charm, County Derry, cure, Damian Gorma, Faith, faith healer, folklore, identity, Influences, Leontia Flynn, Martin McGuinness, Memoir, Northern Ireland, power of poetry, reclaiming onesself, Recovery, Themes of childhood, Words of Wisdom, World Poetry Day, Writing
The freedom and the lovely uselessness of poetry is its whole point.
~ Leontia Flynn
My parents were raised in rural County Derry, Seamus Heaney country, where they learned to be thrifty and resourceful, and when all else failed, to believe in the mystical powers of “folk healers,” those individuals uniquely gifted with “the cure” or “the charm” for all ailments. Consulted only after patients had flummoxed the medical doctor, the folk healer meted out charms in all forms – plasters, poultices, and potions in brown bottles. It was to such a man my father once turned after the local doctor told my mother there was nothing he could prescribe for her bout with jaundice. Dissatisfied with this from someone with formal medical training and a string of letters after his name, my father went deep into the Derry countryside to visit the man with “the charm.”
Observant and curious, my father accompanied him into the fields but was of no help in discerning those wild herbs that held curative powers. Thus, he watched and then he waited in a tiny kitchen as the healer wordlessly concocted the charm. With a stone, he beat juices from unidentified herbs, added two bottles of Guinness stout, poured the mixture into a Cantrell and Cochrane lemonade bottle and sent da on his way with instructions for my mother to drink every last drop. No payment. Just faith that it would work a healing magic.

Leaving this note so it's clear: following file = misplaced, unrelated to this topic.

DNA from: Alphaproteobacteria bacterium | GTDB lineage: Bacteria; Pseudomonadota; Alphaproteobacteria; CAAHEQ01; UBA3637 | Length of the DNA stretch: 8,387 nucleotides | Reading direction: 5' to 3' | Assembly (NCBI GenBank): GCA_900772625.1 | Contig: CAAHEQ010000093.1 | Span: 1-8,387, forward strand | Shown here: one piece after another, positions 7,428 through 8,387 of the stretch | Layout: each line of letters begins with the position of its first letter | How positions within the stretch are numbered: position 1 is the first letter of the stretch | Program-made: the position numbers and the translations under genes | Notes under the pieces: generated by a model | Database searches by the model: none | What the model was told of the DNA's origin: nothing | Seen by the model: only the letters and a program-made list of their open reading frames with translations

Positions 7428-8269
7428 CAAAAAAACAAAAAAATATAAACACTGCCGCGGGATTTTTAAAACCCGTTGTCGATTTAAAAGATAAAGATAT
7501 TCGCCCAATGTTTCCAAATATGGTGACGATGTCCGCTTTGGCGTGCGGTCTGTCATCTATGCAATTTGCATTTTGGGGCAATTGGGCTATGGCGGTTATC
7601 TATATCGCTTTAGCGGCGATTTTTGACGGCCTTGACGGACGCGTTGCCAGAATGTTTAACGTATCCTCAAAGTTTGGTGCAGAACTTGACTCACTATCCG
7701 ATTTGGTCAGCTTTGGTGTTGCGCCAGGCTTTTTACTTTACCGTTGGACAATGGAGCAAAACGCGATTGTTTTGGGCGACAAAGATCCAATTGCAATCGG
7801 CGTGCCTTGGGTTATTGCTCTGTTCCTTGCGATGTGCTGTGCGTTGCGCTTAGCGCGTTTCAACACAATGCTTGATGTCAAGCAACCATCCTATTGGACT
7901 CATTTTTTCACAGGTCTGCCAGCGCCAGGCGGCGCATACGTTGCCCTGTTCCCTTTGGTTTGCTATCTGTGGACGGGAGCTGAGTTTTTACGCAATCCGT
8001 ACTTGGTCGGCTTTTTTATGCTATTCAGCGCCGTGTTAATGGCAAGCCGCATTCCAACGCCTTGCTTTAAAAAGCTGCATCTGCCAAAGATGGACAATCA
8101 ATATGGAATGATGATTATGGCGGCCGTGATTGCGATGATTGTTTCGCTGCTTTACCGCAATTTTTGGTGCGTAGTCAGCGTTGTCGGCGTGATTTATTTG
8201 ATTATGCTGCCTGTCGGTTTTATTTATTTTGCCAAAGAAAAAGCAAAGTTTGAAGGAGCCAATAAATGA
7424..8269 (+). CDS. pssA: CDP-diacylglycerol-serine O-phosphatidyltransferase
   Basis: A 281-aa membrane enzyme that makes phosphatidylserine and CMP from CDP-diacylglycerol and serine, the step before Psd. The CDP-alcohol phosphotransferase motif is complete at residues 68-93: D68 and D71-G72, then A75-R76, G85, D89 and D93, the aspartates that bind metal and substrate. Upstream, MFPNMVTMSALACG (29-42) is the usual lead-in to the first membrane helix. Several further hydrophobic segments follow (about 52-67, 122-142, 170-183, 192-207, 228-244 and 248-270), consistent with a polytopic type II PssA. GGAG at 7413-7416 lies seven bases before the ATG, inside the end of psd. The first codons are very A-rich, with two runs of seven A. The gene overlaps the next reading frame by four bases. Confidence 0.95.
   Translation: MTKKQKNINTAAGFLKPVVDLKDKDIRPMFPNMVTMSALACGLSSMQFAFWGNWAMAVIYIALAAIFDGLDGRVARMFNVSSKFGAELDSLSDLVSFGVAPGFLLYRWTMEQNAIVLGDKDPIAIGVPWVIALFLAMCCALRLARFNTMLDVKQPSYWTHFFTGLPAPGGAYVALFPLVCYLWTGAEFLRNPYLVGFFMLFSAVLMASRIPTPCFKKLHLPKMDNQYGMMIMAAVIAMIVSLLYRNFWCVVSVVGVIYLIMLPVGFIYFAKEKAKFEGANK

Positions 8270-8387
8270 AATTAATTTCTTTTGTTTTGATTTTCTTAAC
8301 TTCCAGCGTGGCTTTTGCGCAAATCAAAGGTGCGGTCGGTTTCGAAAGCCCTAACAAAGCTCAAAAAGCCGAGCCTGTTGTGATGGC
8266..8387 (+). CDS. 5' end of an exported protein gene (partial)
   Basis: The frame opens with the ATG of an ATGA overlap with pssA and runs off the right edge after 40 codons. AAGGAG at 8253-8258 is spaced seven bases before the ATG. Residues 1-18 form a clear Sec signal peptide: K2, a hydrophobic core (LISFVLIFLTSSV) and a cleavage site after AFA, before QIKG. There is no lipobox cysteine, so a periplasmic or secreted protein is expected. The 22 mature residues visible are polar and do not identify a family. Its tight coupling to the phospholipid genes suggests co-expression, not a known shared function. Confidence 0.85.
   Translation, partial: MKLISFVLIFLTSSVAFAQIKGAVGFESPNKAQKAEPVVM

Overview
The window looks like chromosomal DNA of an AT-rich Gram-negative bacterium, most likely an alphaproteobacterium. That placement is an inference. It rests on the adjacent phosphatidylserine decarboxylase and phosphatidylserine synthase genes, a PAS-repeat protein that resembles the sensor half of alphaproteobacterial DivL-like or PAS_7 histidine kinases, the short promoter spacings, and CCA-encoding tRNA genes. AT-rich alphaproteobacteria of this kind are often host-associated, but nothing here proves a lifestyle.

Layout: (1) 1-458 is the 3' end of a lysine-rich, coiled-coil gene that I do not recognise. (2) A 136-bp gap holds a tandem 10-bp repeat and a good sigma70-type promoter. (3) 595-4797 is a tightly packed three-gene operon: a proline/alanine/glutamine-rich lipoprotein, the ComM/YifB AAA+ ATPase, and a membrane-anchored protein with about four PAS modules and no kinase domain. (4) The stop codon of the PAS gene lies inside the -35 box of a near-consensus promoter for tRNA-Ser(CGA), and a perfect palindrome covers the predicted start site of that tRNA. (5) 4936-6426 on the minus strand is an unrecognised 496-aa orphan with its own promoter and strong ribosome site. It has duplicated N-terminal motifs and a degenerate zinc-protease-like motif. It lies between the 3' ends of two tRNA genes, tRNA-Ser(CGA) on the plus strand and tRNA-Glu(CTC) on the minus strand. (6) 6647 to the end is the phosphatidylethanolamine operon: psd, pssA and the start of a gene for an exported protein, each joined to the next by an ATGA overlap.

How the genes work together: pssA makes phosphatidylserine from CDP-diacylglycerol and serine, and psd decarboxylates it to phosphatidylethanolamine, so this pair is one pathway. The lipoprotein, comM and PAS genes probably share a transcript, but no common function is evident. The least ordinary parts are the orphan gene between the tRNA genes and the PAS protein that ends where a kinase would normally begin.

As an adolescent, I was skeptical of the faith healer but not of the faith at work in the transaction. In crisis, when all else fails, we might try anything. When conventional wisdom seems foolish, and the right words are in hiding, where can we go?
Not Google, I wish I could say, but after being diagnosed with cancer, I spent as much time on the Internet tracking down all the worst case scenarios as I did staring down a cursor that blinked on a blank Word document. A conspiracy began. Between us, the winking cursor and me, we would maybe find some words to help me adjust to this altered life. Everywhere else I found only no sense – nonsense. The words that fell from the lips of physicians and friends and people who love me, sent me scrambling into a frightening encounter with my mortality which began with a fast and furious flurry of euphemisms about my inner fortitude. At the same time, there was a silence from those who were frustrated by not having the “right” words and crippled by fear of saying the wrong thing. There were friends and family who, unafraid and angry on my behalf, jumped in, took charge, and said the “wrong” thing anyway, made all the worse because I lacked the right words to explain why. Around this time Van Morrison’s “Inarticulate Speech of the Heart” made most sense.